General sales conditions & shipping cost
All works of art are sold unframed. Place des Arts deals strictly with works in excellent condition.
Sizes are given with margins and without.
All works of art are guaranteed to be as described, certified as genuine, and delivered with a certificate of authenticity (COA).

All prices are NET and quoted in EUROS (EUR), They can be MODIFIED without notice. Prices in USD, GBP and JPY are shown for reference only.

All orders are final. To be accepted, the possible alterations or cancellations requested by the purchaser, will have to be received in writing before the goods are dispatched

Payment in full is expected before shipping your parcel except when otherwise agreed by us.
Payment is accepted by Credit Card Visa, Mastercard or Amex. Swift payment is also available on request.
Reserved items will be held for two weeks pending receipt of payment.

It is expressly agreed that transfer of property of the goods is only effective after total payment of the price according to French law n° 80-335 of may 12 th 1980.

Goods are sold Ex-Works. Insurance is 0.6% of the total value of the order.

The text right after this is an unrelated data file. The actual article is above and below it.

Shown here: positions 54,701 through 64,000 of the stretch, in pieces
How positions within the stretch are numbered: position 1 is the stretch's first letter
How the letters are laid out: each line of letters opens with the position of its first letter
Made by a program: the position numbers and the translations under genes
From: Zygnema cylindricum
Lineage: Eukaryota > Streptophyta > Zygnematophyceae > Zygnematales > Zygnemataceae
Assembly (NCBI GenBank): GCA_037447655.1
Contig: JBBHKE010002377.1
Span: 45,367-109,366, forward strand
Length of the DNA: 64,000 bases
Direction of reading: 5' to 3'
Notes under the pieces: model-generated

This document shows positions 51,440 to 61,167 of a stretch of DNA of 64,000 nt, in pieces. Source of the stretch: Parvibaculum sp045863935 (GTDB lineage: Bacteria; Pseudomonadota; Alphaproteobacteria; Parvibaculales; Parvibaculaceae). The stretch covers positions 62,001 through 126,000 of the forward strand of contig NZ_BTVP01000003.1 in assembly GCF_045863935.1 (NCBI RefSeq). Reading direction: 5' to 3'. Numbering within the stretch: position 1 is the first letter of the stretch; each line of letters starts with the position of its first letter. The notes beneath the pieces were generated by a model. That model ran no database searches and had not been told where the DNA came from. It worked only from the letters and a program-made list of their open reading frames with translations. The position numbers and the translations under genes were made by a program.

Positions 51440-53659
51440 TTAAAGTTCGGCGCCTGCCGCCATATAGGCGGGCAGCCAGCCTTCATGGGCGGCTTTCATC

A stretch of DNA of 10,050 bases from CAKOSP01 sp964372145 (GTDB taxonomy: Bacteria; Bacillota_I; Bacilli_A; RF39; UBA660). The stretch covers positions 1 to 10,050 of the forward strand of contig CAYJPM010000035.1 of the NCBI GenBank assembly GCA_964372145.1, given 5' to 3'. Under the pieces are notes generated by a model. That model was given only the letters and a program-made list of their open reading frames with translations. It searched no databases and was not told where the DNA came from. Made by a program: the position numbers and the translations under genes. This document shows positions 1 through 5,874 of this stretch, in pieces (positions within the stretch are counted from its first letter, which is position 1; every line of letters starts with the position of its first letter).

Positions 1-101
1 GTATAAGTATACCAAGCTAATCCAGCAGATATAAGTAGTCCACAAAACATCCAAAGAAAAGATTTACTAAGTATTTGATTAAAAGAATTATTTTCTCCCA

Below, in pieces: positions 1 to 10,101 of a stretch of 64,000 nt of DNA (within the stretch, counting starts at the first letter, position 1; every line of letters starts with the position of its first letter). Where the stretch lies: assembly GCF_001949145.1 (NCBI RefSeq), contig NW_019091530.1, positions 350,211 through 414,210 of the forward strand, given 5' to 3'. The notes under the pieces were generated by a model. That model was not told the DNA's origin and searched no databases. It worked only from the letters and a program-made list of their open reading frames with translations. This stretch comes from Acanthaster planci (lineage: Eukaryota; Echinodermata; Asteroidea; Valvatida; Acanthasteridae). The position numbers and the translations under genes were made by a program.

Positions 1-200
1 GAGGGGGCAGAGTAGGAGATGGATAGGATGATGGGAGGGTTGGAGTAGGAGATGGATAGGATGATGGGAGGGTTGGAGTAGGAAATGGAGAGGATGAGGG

IMPORTANT : Goods are carried at buyer's risk, who in case of default or damage, is required to make the necessary reservations to the carrier.
We usually organise a shipment by UPS unless you have your own shipper.
The purchaser will need to be responsible for payment of customs charges, duties and/or taxes, if any, upon arrival of the art work in their country of receipt.

Complains concerning apparent defects or non-compliance of goods delivered with the purchase order accepted within 8 days after receiving by registered letter, without prejudicing the arrangements made with regard to the carrier.
Competency in legal matters : French law applies. Place : Commercial Court of Paris.

STANDARD SHIPPING COST (for information only)
= 5 prints maximum in a normal size roll, insurance up to 3000 EUR included.
If we need a flat package or a large roll, the shipping cost will be more expensive
If your purchase is over 3000 €, we add 100 EUR for insurance cost to the total of your invoice
France by UPS : 15 €
Europe (EEC) by UPS : 30-60 €
Europe (non EEC : Norway, Switzerland...) by UPS : 60-80 EUR
USA & Canada by UPS: 70 €
Japan, Australia by UPS : 100-120 €
Rest of the world by UPS : 80 -120 €

If the purchaser elects to return the art work within seven days of receipt, it is simply placed back in the reusable parcel and returned to Place des Arts. (Return shipping instructions will be provided.) Upon receipt by Place des Arts, the purchase price less shipping cost, insurance and customs clearance cost will be credited to the purchaser's credit card account, excepting adjustment in the event of damage not due to shipping.